Asian Economic Growth and Carbon Emissions Report
Thomas Lloyd, an internationally impact investment institution, releases a report on economic growth and carbon emissions of Asia. Through analyzing the changes in Asia’s economy and carbon emissions, it obtains the carbon cost of the current Asian economic development and makes suggestions for the emission reduction and net zero transition.
Thomas Lloyd believes that the total global carbon dioxide emissions have nearly doubled since 1980, and countries have generally agreed to reduce greenhouse gas emissions in the Paris Agreement. Although the growth rate of global carbon emissions is slowing down, the imbalance of carbon emissions makes some regions need to accelerate energy transformation to achieve the goal of net zero.
Economic Growth and Measurement of Carbon Emissions
After considering the imbalance between global economic growth and carbon emissions, the report uses the carbon emission cost per unit of GDP instead of absolute values.
In 1980, the global GDP was 11.42 trillion US dollars, the carbon dioxide emissions were 19.5 billion tons, and the carbon emission cost per unit GDP was 1.735 billion tons per trillion GDP. In 1990, this indicator had been reduced to 0.96 billion tons per trillion GDP, and in 2000 it reduced to 0.747 billion tons per trillion GDP. At present, the global average emission cost per unit GDP is 0.382 billion tons per trillion GDP.
Overall, the global economy has increased nearly 9 times since 1980, while the global population has increased by 75%, and the carbon emission cost per unit of GDP has decreased by 80%.
Economic Development and Carbon Emission in Asia
Since 1980, the global population has increased from 4.46 billion to 7.87 billion, of which two-thirds of the growth occurred in Asia. The population of Asia increased from 2.65 billion to 4.68 billion, accounting for 60% of the world’s total. The average life expectancy of the population in Asia has increased from 41 years in 1950 to 74 years, and has achieved intuitive economic development results.
At the same time, the carbon emission cost per unit of GDP in Asia is still higher than the global average, although it is also gradually decreasing. At present, the carbon emissions of European and American countries have decreased significantly. For example, the United Kingdom has reached the lowest carbon emissions level in 60 years, and the United States has reached the lowest carbon emissions level in 35 years, but the situation in Asian countries is still the opposite.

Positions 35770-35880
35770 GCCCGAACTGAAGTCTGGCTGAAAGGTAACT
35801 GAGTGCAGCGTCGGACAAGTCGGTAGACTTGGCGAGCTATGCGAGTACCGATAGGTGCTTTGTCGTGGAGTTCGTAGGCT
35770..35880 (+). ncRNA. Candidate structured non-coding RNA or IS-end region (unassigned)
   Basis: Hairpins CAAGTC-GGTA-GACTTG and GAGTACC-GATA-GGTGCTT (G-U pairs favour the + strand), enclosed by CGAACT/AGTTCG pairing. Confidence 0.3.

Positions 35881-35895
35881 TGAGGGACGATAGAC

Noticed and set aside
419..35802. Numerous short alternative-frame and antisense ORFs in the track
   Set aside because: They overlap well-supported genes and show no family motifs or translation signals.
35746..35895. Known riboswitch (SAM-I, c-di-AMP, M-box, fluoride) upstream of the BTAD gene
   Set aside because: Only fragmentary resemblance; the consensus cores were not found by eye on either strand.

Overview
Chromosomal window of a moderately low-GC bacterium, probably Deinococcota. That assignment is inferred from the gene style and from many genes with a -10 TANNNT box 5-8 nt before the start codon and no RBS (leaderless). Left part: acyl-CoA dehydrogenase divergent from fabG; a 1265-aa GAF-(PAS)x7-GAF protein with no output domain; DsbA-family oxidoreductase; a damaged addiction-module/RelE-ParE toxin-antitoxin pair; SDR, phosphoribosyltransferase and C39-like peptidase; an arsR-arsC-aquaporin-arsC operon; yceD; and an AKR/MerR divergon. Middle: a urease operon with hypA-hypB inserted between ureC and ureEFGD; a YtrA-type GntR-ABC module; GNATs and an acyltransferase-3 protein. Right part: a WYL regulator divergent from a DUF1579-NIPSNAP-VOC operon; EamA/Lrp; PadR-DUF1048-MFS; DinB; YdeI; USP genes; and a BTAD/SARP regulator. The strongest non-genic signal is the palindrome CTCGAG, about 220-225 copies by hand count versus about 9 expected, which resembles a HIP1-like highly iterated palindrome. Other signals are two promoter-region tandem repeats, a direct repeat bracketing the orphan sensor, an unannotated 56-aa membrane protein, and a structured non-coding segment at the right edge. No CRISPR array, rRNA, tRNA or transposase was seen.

In 1980, the global carbon emissions were 19.5 billion tons, of which eight major Asian countries accounted for about 10%. At present, the carbon emissions of these countries have accounted for 45% of the global and are higher than the global carbon emission cost per unit of GDP (0.382 billion tons per trillion US dollars of GDP) and the average emission cost of European countries (0.132 billion tons per trillion GDP). In terms of specific values, the carbon emission cost per unit GDP of Asian countries is between 0.5 and 0.85 billion tons per trillion GDP.
Suggestions for Energy Transition in Asia
Although the population growth and urbanization process in Asia are still promoting the increase of carbon emissions, reducing carbon footprint has become the consensus of Asian countries. According to the report, Asian energy transformation can start from the following aspects:
Investment in climate infrastructure and renewable energy projects. The carbon emissions in Asia are higher than the global average, which is directly related to the development of manufacturing industry, but also subject to outdated infrastructure and energy projects. Increasing investment in climate infrastructure and developing renewable energy can provide the basis for decarbonization for emerging market economies;
Strengthen technological innovation to improve energy efficiency. Europe and the United States have reduced the absolute level of carbon emissions through manufacturing outsourcing, but it is still unavoidable in the production process in Asia. Asia can strengthen technological innovation and improve energy efficiency, thus reducing the carbon emission cost per unit of GDP;